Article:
This is a new guideline from NICE which advises on when to use antibiotics in patients with tonsillitis or sore throat. If you already use a scoring system to help you decide when to prescribe it doesn't change a lot. Take home points: use a scoring system (FeverPAIN or Centor) and prescribe penicillin 500mg QDS or 1g BD for 5 - 10d.
There is a fantastic 2 page, stick it on your wall guide from NICE which summarises it all nicely.
Useful background information on sore throats and antibiotics
- About 20% of cases are bacterial and most of those are Group A beta-haemolytic strep (GABHS).
- Complications are rare (eg NNT = 200 to prevent 1 case of otitis media).
- Most people are better within a week, whether it is bacterial or viral.
- Antibiotics on average shorten the illness by about 16 hrs over 7d.
Use one of these scoring tests to help you decide whether to prescribe antibiotics. At present there is no clear indication which is better in a GP population in the UK, so using either is OK. I'll give a bit of information about each as it may help you decide which works better for you.
FeverPAIN - score 1 each for:
- Attends within 3d.
- Severely inflamed tonsils.
- No cough or coryza.
A score of 4 or 5 gives a 62 - 65% positive predictive value. Adding in a swab in addition to using FeverPAIN has no clear advantage in reducing antibiotic prescribing. It was developed in a UK primary care setting, but hasn't been externally validated (hence the caution regarding advising using this test over Centor).
Centor - score 1 each for:
- Tonsillar exudate.
- Tender anterior cervical lymph nodes.
- History of fever (> 38 deg).
- No cough.
A score of 3/4 gives a positive predictive value of 32 - 56%. It was developed in a US ED setting in adults.
Advice to give patients about sore throat and tonsillitis
- Need reassessing if they worsen rapidly or significantly or get systemically very unwell.
- Use paracetamol +/- ibuprofen (NB aspirin and diclofenac work just as well, but with more side-effects).
- Adequate fluid intake.
- Medicated lozenges in adults may decrease pain a bit (eg ones with local anaesthetic, NSAID or antiseptic).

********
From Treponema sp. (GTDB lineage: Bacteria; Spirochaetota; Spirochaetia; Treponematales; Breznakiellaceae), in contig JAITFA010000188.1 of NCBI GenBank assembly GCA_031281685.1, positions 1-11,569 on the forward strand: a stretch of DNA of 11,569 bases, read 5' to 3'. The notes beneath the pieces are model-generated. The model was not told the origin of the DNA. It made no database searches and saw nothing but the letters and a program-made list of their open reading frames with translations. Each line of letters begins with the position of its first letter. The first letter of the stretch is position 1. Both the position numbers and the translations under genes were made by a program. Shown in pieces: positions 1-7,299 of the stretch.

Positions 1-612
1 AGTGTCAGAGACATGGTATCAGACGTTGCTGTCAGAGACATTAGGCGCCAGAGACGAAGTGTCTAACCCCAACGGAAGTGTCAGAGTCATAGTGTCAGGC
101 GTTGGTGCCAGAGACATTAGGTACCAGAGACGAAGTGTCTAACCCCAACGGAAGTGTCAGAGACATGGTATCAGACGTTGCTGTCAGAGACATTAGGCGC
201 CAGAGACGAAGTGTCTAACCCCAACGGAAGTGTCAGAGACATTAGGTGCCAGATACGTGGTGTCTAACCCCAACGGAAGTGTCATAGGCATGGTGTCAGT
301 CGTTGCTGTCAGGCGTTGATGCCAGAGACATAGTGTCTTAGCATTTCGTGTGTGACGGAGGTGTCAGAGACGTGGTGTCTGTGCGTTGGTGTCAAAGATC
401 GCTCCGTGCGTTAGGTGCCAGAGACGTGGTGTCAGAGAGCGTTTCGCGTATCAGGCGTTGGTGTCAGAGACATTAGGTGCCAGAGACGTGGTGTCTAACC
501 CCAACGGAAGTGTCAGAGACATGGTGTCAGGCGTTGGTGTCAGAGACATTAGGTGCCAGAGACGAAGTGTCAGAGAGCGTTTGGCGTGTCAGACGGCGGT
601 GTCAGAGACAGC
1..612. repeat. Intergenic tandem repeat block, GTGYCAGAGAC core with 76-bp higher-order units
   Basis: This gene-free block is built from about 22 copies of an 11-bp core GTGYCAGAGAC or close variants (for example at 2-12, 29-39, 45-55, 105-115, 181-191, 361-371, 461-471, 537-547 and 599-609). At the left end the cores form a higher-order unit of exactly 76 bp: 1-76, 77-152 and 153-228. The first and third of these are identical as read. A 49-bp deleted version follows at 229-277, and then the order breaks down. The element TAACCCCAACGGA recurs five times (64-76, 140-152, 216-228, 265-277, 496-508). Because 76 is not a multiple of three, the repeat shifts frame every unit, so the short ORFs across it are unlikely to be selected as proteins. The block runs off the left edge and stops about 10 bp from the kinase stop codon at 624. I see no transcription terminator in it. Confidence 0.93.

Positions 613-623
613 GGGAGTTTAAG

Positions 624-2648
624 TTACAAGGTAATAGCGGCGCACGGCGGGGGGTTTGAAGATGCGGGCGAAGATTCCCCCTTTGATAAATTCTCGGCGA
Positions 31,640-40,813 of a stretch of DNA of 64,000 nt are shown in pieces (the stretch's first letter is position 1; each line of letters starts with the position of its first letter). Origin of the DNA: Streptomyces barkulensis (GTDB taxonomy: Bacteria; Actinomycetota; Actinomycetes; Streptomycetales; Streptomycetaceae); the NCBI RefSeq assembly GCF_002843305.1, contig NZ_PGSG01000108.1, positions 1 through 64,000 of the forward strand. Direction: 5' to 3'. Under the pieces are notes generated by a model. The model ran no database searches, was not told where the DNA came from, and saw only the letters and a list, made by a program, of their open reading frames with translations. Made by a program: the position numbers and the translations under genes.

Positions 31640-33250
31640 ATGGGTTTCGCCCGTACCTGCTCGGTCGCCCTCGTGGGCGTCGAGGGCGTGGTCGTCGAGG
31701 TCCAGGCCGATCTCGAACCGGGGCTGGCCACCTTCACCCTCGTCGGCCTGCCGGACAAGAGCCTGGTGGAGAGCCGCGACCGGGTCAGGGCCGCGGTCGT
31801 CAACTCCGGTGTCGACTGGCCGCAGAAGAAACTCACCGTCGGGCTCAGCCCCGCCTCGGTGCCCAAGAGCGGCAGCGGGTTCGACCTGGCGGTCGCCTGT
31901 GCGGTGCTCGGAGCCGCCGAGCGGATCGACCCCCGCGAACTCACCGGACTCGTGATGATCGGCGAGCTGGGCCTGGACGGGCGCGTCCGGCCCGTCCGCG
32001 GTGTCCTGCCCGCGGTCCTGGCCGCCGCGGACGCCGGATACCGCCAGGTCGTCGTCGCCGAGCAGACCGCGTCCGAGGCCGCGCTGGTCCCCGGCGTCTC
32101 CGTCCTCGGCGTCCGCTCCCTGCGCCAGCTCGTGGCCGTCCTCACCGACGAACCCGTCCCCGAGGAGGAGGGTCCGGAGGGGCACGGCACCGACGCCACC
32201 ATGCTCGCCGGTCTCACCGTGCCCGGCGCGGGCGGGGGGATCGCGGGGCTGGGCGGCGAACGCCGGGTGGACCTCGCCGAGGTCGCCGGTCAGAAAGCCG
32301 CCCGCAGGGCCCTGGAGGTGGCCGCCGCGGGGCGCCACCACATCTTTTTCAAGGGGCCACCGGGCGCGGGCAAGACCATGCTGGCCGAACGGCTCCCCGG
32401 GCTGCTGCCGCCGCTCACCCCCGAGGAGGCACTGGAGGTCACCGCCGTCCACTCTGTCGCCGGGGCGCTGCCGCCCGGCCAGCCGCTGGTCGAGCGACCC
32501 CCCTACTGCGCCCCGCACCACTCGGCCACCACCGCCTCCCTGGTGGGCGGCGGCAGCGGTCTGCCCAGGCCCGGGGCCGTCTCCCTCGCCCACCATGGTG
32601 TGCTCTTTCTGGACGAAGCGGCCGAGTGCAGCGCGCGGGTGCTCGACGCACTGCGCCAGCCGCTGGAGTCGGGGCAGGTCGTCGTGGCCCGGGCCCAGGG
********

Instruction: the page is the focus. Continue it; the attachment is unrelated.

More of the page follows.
- There is no evidence on the use of non-medicated lozenges, mouthwashes and local anaesthetic sprays.
Who to treat and how
- FeverPAIN 0/1 or Centor 0/1/2 - no antibiotics.
- FeverPAIN 2/3 - Consider no antibiotic or a back-up antibiotic script. NB - there is evidence from some RCTs, that in this group, giving a back-up script or no antibiotics makes no difference either to duration of the illness nor to symptom severity. However other RCTs suggest there can be a benefit. None of the studies showed a difference in complication rates.
- FeverPAIN 4/5 or Centor 3/4 - Consider an immediate antibiotic, or a back-up antibiotic (the latter especially if symptoms are mild and improving).
- In patients who are very unwell, or who are at risk of complications, or who have complications, then give an immediate antibiotic script.
Back-up antibiotic scripts should be used after 3 - 5d if the patient is not improving, or if they worsen rapidly of significantly (in which case they should also be seeking review).
What antibiotics should you prescribe?
- Penicillin 500mg QDS or 1g BD for 5 - 10d.
1g BD has been found in some studies to be as effective as 500mg QDS, if the patient is GABHS +. It may improve adherence.
5d has been suggested as there is no difference in relapse or recurrence compared to a 10d course. However there is a lower microbiological cure, so they advise 10d if the patient has recurrent symptoms.
- 2nd line treatment is clarithromycin for 5d, or erythromycin (250 - 500mg QDS or 500 - 1000mg BD) for 5d.
Obviously doses will be different for kids.